“Synagoga and Ecclesia in Our Time,” an original bronze sculpture on campus that celebrates the 50th Anniversary of ‘Nostra Aetate’

Institute for
Jewish-Catholic Relations

Deepening understanding between Jews and Catholics through shared study since 1967.

The Story of the Institute

In 1965, the Second Vatican Council called for Catholics and Jews to join in “biblical and theological inquiry … and friendly discussions.” Almost at once, the Jesuit community at Saint Joseph’s College founded the Institute – the first such response to the Council by an American Catholic institution of higher education. They believed that rapprochement between Jews and Catholics was integral to the Catholic and Jesuit identity of Saint Joseph's and defined the mission of the Institute as increasing knowledge and deepening understanding between the two communities.

Today, the Institute is directed by a Jewish professor and a Catholic professor in the Department of Theology and Religious Studies. They regularly team-teach and partner nationally and globally to research Jewish and Christian reconciliation and reform. They promote opportunities for Christians and Jews to be study partners, teaching and learning about themselves and each other by studying and experiencing together texts, rituals, events, and places. This vision is enshrined in the original Joshua Koffman sculpture outside the university chapel, "Synagoga and Ecclesia in Our Time."

Subscribe to Our Mailing List


Upcoming Events

latest Videos


six panelists on zoomThe Bible and the Believer: How to Read the Bible Critically and Religiously

Drs. Marc Zvi Brettler, Peter Enns and Mark Smith —respectively a Jew, a Protestant and a Catholic — discuss whether subjecting the Bible to literary and historical analysis undermines or enhances religions and their interpretations of the Bible. They argue that the challenges such study raises for religious belief should be brought into conversation with religious traditions rather than dismissed.


philip cunningham giving a keynote addressMaxims for Mutuality: Principles for Catholic Theology, Education, and Preaching about Jews and Judaism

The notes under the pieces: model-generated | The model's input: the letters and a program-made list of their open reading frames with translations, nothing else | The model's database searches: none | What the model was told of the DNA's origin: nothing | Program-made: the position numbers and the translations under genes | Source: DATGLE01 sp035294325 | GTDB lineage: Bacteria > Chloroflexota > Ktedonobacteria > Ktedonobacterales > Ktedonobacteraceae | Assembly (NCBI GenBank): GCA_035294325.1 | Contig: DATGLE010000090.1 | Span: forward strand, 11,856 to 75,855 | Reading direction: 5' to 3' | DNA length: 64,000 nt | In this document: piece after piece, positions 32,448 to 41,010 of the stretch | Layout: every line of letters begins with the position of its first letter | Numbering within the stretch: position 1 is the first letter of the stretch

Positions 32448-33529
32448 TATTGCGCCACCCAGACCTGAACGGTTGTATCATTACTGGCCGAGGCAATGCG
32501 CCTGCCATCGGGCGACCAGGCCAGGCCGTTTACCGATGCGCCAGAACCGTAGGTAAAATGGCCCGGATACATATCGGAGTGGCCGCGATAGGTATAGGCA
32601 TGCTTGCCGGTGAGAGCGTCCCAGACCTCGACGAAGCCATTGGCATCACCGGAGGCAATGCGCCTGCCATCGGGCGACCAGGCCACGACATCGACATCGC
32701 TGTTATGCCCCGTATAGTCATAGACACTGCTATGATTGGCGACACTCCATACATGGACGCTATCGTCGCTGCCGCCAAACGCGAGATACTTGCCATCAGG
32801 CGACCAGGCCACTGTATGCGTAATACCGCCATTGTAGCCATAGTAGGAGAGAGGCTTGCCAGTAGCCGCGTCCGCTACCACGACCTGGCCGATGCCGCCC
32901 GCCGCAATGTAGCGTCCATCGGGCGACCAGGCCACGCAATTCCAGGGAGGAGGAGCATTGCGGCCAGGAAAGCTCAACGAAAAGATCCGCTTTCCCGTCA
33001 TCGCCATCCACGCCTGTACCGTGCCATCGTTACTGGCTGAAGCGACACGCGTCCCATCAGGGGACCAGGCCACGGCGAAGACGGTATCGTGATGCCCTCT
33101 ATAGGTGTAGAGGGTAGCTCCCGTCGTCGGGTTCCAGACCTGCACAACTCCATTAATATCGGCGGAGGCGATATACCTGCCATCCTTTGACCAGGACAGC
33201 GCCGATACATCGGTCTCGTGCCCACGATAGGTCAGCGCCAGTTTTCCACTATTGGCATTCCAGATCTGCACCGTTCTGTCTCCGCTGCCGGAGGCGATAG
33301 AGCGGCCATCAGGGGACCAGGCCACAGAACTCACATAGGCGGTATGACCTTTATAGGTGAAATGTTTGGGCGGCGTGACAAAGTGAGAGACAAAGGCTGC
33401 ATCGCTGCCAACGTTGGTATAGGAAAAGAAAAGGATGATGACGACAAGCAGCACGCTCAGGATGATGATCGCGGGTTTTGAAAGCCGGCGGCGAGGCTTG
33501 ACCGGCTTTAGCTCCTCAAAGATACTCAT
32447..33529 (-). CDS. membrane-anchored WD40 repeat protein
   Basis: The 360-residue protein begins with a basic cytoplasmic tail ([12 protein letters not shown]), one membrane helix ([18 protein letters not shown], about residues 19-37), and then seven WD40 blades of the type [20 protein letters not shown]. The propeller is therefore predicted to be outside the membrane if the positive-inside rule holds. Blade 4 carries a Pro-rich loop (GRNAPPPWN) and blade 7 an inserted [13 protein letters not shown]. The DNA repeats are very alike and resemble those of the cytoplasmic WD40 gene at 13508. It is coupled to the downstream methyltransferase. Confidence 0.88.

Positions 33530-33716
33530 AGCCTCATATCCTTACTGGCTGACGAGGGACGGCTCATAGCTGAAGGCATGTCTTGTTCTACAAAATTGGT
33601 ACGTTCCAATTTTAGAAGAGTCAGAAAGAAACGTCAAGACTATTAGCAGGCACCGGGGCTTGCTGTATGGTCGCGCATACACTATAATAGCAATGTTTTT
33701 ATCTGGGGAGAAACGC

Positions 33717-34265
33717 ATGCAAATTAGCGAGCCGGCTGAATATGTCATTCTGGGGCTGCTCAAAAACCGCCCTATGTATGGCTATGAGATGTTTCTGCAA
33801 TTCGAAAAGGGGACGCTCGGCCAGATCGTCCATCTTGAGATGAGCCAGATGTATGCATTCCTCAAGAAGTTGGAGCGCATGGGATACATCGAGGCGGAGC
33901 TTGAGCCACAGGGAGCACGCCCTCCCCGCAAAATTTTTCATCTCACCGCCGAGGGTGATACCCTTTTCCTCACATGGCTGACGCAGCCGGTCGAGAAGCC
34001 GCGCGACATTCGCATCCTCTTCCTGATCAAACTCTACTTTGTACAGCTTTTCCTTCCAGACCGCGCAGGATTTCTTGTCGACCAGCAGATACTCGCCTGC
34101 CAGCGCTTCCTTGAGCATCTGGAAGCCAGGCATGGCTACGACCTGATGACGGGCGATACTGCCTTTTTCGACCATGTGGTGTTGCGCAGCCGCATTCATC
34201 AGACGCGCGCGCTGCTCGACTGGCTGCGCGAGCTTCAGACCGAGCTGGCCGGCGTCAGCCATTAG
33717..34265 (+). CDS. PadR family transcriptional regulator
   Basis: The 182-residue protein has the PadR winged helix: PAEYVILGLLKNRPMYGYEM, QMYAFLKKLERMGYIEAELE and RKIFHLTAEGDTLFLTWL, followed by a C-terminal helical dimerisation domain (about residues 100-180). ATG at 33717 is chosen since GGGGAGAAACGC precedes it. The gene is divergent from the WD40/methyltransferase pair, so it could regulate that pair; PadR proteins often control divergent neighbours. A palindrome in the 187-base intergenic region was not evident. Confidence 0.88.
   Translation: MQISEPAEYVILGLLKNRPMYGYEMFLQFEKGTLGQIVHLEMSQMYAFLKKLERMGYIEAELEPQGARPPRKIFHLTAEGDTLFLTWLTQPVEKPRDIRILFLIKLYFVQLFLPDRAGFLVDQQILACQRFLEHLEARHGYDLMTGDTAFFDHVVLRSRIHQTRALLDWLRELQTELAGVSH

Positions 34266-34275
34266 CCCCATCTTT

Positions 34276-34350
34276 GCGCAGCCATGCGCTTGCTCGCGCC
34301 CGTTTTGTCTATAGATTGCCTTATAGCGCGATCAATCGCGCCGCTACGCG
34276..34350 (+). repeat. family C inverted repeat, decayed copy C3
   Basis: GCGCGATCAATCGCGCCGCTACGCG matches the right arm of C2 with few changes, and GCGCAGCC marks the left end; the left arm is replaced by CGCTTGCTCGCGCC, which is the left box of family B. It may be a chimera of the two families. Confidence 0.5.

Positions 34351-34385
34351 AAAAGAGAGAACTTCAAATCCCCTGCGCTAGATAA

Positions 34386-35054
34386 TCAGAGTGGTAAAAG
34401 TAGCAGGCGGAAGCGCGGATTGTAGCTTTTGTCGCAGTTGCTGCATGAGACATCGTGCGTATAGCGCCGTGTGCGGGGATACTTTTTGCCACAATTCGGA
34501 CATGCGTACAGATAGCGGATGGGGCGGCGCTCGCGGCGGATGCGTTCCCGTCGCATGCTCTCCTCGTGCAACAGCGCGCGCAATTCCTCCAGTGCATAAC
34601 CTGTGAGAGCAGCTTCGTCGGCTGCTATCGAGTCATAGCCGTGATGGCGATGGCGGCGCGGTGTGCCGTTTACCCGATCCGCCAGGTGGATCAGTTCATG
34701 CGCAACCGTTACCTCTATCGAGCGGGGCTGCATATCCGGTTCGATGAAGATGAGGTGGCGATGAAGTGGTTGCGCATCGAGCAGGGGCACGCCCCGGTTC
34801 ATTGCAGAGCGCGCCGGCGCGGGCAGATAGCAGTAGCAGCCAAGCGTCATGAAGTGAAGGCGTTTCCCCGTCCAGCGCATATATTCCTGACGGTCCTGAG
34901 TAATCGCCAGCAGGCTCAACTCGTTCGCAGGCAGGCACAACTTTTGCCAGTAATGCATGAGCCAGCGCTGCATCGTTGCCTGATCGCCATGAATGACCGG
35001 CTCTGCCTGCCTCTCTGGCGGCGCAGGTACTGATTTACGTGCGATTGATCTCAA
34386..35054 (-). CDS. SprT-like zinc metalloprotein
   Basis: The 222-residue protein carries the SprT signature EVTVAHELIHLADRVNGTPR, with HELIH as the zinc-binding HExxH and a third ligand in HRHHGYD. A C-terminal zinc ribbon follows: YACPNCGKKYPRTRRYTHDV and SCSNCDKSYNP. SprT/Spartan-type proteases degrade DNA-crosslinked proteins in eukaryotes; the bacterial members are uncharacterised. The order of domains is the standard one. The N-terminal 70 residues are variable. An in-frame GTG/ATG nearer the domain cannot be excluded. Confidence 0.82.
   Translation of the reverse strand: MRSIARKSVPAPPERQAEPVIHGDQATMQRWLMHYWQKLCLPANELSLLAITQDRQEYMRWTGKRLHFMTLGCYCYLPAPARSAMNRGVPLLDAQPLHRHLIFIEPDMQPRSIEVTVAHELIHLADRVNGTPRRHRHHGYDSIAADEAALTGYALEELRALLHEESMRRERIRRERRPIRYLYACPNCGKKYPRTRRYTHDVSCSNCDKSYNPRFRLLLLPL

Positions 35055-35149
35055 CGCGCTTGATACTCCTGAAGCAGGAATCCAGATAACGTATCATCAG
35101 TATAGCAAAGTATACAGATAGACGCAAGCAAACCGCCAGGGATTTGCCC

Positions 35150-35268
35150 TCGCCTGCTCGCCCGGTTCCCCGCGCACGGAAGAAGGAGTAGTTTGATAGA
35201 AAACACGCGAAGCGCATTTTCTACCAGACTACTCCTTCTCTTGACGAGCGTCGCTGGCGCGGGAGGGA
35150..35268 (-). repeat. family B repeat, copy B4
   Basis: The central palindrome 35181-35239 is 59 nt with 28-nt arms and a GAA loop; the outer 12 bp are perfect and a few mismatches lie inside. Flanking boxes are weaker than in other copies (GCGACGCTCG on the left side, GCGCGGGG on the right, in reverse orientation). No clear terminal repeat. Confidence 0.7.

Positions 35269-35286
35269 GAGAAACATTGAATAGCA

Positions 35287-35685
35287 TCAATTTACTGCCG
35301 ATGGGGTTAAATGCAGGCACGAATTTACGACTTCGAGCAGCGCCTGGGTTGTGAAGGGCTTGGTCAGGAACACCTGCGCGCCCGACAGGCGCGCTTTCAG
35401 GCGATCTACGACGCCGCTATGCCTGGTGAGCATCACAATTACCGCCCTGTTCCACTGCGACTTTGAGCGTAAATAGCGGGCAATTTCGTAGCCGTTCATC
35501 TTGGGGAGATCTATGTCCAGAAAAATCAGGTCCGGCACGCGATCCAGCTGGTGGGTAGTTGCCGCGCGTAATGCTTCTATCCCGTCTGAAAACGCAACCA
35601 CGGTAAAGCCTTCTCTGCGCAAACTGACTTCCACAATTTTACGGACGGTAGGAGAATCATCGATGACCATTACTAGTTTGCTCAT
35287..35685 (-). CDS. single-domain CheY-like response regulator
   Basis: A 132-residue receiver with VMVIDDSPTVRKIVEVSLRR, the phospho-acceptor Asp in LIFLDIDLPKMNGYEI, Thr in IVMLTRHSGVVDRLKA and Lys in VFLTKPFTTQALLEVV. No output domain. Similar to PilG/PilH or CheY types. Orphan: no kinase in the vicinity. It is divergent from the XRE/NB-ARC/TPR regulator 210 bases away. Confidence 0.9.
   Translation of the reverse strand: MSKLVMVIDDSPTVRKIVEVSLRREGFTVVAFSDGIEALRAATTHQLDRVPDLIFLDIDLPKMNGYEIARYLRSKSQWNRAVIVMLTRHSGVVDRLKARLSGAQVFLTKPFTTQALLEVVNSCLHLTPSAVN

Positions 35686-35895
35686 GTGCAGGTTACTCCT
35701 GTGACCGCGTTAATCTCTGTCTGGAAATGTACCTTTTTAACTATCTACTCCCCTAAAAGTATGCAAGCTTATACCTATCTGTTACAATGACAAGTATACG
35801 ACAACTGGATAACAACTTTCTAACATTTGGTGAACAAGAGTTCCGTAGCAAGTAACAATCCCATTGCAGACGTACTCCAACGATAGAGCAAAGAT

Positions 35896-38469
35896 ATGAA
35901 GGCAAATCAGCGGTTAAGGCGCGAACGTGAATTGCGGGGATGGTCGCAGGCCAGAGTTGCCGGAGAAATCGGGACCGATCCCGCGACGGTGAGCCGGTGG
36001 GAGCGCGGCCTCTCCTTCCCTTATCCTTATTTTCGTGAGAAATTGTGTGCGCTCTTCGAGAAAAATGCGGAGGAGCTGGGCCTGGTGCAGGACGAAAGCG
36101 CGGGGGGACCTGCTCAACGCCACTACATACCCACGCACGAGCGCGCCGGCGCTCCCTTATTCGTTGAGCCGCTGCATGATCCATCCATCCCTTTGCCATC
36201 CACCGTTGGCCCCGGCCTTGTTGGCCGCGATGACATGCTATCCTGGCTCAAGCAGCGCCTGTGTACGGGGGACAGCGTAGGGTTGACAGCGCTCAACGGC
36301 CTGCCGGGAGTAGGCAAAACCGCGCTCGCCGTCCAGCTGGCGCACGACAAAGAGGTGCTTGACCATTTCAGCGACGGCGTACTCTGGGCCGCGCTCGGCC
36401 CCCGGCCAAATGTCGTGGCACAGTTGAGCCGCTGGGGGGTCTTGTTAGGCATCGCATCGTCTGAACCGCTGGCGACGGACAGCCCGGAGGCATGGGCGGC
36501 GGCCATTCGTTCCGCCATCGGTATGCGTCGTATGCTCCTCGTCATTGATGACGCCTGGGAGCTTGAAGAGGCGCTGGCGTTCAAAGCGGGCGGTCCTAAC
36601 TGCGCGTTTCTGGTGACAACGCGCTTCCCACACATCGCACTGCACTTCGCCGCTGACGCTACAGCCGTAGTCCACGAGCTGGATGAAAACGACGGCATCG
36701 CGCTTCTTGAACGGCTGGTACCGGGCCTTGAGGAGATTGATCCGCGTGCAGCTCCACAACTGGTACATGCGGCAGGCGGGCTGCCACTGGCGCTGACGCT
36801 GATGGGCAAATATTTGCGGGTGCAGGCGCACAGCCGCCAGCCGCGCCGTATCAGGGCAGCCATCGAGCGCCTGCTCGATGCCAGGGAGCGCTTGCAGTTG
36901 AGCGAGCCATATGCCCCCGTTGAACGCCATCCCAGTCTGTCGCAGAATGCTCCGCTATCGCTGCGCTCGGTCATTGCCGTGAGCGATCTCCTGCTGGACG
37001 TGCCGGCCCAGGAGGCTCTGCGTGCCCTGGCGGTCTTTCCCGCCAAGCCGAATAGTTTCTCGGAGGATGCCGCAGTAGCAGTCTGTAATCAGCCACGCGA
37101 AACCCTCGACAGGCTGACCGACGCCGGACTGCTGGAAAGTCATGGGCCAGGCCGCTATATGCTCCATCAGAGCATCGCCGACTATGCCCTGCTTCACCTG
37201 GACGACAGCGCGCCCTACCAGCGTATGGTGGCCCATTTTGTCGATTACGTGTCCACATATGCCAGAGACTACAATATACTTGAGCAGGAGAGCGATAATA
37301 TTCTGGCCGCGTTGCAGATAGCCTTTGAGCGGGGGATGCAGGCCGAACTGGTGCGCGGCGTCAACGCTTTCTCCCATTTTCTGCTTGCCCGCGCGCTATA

Dr. Philip Cunningham gave this keynote address at the annual meeting of the Council of Centers on Jewish-Christian Relations. It outlines his forthcoming book, which proposes ten principles synthesizing Catholic insights that have arisen since the Second Vatican Council declaration Nostra Aetate in 1965. The ten maxims are available HERE


Watch More Videos

International Collaborations



Dr. Cunningham is an advisory board member for this project of the Berlin-based publisher DeGruyter. He and Dr. Gregerman have also authored articles in it. View an introductory video to the project, which includes an interview with the Institute directors about co-writing one of the entries.

Learn More



The Institute was a university sponsor of a research project of the International Council of Christians and Jews, which led to the publication of a resource book for Jews and Christians on the Israeli-Palestinian conflict by Paulist Press. Watch a video interview with the volume’s editors on ICCJ's YouTube channel.

Learn More

Latest Essays
by IJCR Professors

Cunningham and Gregerman: "The Import of To Do the Will—A Catholic and a Jewish Perspective"
in Ahrens, Greenberg, and Korn, eds., From Confrontation to Covenantal Partnership: Jews and Christians Reflect on the Orthodox Rabbinic Statement "To Do the Will of Our Father in Heaven." Published by Urim Publications.



  • The Institute is a founding member of the Council of Centers on Jewish-Christian Relations (CCJR), a network of centers and institutes in the United States and Canada. The Council publishes the peer-reviewed, open-access online journal Studies in Christian-Jewish Relations.

  • The Institute cosponsors with the CCJR a library of resources in Catholic-Jewish relations called Dialogika ("things of dialogue"). The library provides documents from Catholic, Protestant, Jewish and interfaith bodies, educational resources and texts from the history of Catholic-Jewish relations.

Support Our Mission